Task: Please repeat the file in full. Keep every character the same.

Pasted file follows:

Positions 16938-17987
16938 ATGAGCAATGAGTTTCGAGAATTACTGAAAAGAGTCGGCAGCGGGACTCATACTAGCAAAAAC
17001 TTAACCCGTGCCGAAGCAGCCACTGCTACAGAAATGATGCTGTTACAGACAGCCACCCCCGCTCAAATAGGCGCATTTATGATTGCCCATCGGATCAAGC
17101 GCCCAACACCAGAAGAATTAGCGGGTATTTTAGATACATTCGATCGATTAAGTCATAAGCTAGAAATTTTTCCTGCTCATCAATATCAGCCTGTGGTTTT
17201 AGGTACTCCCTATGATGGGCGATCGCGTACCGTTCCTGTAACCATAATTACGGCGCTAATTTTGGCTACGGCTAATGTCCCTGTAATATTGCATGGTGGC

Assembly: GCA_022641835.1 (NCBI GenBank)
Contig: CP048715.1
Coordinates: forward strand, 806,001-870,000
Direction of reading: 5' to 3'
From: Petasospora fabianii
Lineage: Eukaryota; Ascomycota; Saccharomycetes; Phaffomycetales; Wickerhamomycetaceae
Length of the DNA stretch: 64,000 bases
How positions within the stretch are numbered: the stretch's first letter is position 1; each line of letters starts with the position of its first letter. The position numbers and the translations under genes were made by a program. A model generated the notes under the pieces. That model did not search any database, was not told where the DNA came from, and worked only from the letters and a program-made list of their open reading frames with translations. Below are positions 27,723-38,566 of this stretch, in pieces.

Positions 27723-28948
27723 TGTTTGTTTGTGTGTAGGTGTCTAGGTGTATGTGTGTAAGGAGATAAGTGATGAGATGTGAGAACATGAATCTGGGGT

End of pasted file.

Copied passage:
Positions 16938-17987
16938 ATGAGCAATGAGTTTCGAGAATTACTGAAAAGAGTCGGCAGCGGGACTCATACTAGCAAAAAC
17001 TTAACCCGTGCCGAAGCAGCCACTGCTACAGAAATGATGCTGTTACAGACAGCCACCCCCGCTCAAATAGGCGCATTTATGATTGCCCATCGGATCAAGC
17101 GCCCAACACCAGAAGAATTAGCGGGTATTTTAGATACATTCGATCGATTAAGTCATAAGCTAGAAATTTTTCCTGCTCATCAATATCAGCCTGTGGTTTT
17201 AGGTACTCCCTATGATGGGCGATCGCGTACCGTTCCTGTAACCATAATTACGGCGCTAATTTTGGCTACGGCTAATGTCCCTGTAATATTGCATGGTGGC

Assembly: GCA_022641835.1 (NCBI GenBank)
Contig: CP048715.1
Coordinates: forward strand, 806,001-870,000
Direction of reading: 5' to 3'
From: Petasospora fabianii
Lineage: Eukaryota; Ascomycota; Saccharomycetes; Phaffomycetales; Wickerhamomycetaceae
Length of the DNA stretch: 64,000 bases
How positions within the stretch are numbered: the stretch's first letter is position 1; each line of letters starts with the position of its first letter. The position numbers and the translations under genes were made by a program. A model generated the notes under the pieces. That model did not search any database, was not told where the DNA came from, and worked only from the letters and a program-made list of their open reading frames with translations. Below are positions 27,723-38,566 of this stretch, in pieces.

Positions 27723-28948
27723 TGTTTGTTTGTGTGTAGGTGTCTAGGTGTATGTGTGTAAGGAGATAAGTGATGAGATGTGAGAACATGAATCTGGGGT